1. Communication: Alamethicin can capture lipid-like molecules in the membrane

    Science.gov (United States)

    Afanasyeva, Ekaterina F.; Syryamina, Victoria N.; Dzuba, Sergei A.

    2017-01-01

    Alamethicin (Alm) is a 19-mer antimicrobial peptide produced by fungus Trichoderma viride. Above a threshold concentration, Alm forms pores across the membrane, providing a mechanism of its antimicrobial action. Here we show that at a small concentration which is below the threshold value, Alm participates in formation of nanoscale lipid-mediated clusters of guest lipid-like molecules in the membrane. These results are obtained by electron spin echo (ESE) technique—a pulsed version of electron paramagnetic resonance—on spin-labeled stearic acid in a 1-palmitoyl-2-oleoyl-sn-glycero-3-phosphocholine bilayer with Alm added at 1/200 peptide-to-lipid ratio. ESE decay measurements are interpreted assuming that stearic acid molecules in the membrane are assembling around the Alm molecule. One may suggest that this Alm capturing effect on the guest lipid-like molecules could be important for the peptide antimicrobial action.

  2. Cationic amphipathic peptides accumulate sialylated proteins and lipids in the plasma membrane of eukaryotic host cells

    OpenAIRE

    Weghuber, Julian; Aichinger, Michael C.; Brameshuber, Mario; Wieser, Stefan; Ruprecht, Verena; Plochberger, Birgit; Madl, Josef; Horner, Andreas; Reipert, Siegfried; Lohner, Karl; Henics, Tamas; Schuetz, Gerhard J

    2011-01-01

    Cationic antimicrobial peptides (CAMPs) selectively target bacterial membranes by electrostatic interactions with negatively charged lipids. It turned out that for inhibition of microbial growth a high CAMP membrane concentration is required, which can be realized by the incorporation of hydrophobic groups within the peptide. Increasing hydrophobicity, however, reduces the CAMP selectivity for bacterial over eukaryotic host membranes, thereby causing the risk of detrimental side-effects. In t...

  3. A reusable device for electrochemical applications of hydrogel supported black lipid membranes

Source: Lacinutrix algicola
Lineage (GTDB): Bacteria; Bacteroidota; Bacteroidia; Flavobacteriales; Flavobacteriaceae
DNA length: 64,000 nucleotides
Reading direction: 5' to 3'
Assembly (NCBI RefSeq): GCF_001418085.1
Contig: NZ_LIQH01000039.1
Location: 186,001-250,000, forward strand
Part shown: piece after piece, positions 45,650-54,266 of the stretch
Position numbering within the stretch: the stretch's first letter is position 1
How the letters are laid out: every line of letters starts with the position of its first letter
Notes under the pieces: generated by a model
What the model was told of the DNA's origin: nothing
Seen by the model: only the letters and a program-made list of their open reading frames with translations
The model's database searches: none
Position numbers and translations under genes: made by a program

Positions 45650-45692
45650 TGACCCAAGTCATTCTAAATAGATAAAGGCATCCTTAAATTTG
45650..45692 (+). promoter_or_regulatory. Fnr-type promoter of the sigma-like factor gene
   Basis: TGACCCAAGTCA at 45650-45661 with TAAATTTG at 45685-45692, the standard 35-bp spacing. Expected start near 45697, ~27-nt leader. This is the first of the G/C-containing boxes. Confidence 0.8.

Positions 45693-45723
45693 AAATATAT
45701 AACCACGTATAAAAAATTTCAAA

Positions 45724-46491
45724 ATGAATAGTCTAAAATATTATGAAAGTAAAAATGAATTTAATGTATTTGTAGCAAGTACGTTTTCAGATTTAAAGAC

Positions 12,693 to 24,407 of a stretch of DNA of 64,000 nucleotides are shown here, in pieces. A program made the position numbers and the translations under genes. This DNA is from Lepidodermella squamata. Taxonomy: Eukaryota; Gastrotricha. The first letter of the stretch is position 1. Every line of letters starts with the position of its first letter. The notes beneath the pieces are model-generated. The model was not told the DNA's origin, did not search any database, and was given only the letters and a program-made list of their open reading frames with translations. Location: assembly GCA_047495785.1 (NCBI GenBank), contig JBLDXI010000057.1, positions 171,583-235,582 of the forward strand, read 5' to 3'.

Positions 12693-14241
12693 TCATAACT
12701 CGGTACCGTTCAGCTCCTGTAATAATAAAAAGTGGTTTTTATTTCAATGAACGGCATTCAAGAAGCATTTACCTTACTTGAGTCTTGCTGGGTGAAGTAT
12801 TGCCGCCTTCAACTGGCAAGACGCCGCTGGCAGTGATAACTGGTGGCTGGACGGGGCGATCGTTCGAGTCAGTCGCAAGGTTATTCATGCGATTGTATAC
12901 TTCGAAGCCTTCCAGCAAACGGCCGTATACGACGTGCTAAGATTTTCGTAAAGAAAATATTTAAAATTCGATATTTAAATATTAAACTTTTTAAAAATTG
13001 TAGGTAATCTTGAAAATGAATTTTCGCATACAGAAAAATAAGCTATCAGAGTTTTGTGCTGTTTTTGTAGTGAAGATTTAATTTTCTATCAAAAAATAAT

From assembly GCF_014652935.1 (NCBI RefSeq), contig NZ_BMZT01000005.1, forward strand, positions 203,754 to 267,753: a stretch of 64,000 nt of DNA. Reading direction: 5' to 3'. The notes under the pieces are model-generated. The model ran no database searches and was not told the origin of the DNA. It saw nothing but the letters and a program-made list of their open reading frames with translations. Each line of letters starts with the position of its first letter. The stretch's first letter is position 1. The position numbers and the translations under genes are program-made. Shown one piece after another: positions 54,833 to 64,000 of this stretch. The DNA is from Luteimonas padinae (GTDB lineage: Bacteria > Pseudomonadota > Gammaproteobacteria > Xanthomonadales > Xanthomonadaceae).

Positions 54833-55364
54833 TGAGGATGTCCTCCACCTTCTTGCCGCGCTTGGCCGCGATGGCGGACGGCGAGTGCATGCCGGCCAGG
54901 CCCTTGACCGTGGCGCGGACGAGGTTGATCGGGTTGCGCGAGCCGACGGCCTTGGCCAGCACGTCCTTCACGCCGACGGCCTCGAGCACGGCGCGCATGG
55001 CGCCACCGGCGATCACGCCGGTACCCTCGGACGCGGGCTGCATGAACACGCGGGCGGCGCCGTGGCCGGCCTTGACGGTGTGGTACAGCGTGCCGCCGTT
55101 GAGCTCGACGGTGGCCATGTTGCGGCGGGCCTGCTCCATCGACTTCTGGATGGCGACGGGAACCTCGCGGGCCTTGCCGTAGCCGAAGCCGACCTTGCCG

DEFF Research Database (Denmark)

    Mech-Dorosz, Agnieszka; Heiskanen, Arto; Bäckström, Sania

    2015-01-01

    Black lipid membranes (BLMs) are significant in studies of membrane transport, incorporated proteins/ion transporters, and hence in construction of biosensor devices. Although BLMs provide an accepted mimic of cellular membranes, they are inherently fragile. Techniques are developed to stabilize...... the ETFE substrate and a gold electrode microchip, thus allowing direct electrochemical studies with the integrated working electrodes. Using electrochemical impedance spectroscopy (EIS), X-ray photoelectron spectroscopy and contact angle measurements, we demonstrate the optimized chemical modifications...

  4. Fusion proteins and select lipids cooperate as membrane receptors for the soluble N-ethylmaleimide-sensitive factor attachment protein receptor (SNARE) Vam7p.

    Science.gov (United States)

    Karunakaran, Vidya; Wickner, William

    2013-10-04

    Vam7p, the vacuolar soluble Qc-SNARE, is essential for yeast vacuole fusion. The large tethering complex, homotypic fusion and vacuole protein sorting complex (HOPS), and phosphoinositides, which interact with the Vam7p PX domain, have each been proposed to serve as its membrane receptors. Studies with the isolated organelle cannot determine whether these receptor elements suffice and whether ligands or mutations act directly or indirectly on Vam7p binding to the membrane. Using pure components that are active in reconstituted vacuolar fusion, we now find that Vam7p binds to membranes through its combined affinities for several vacuolar membrane constituents: HOPS, phosphatidylinositol 3-phosphate, SNAREs, and acidic phospholipids. Acidic lipids allow low concentrations of Vam7p to suffice for fusion; without acidic lipids, the block to fusion is partially bypassed by high concentrations of Vam7p.

  5. Membrane contact sites, ancient and central hubs of cellular lipid logistics.

    Science.gov (United States)

    Jain, Amrita; Holthuis, Joost C M

    2017-09-01

    Membrane contact sites (MCSs) are regions where two organelles are closely apposed to facilitate molecular communication and promote a functional integration of compartmentalized cellular processes. There is growing evidence that MCSs play key roles in controlling intracellular lipid flows and distributions. Strikingly, even organelles connected by vesicular trafficking exchange lipids en bulk via lipid transfer proteins that operate at MCSs. Herein, we describe how MCSs developed into central hubs of lipid logistics during the evolution of eukaryotic cells. We then focus on how modern eukaryotes exploit MCSs to help solve a major logistical problem, namely to preserve the unique lipid mixtures of their early and late secretory organelles in the face of extensive vesicular trafficking. This article is part of a Special Issue entitled: Membrane Contact Sites edited by Christian Ungermann and Benoit Kornmann. Copyright © 2017. Published by Elsevier B.V.

  6. Metabolic crosstalk between membrane and storage lipids facilitates heat stress management in Schizosaccharomyces pombe

    Science.gov (United States)

    Péter, Mária; Glatz, Attila; Gudmann, Péter; Gombos, Imre; Török, Zsolt; Horváth, Ibolya; Vígh, László

    2017-01-01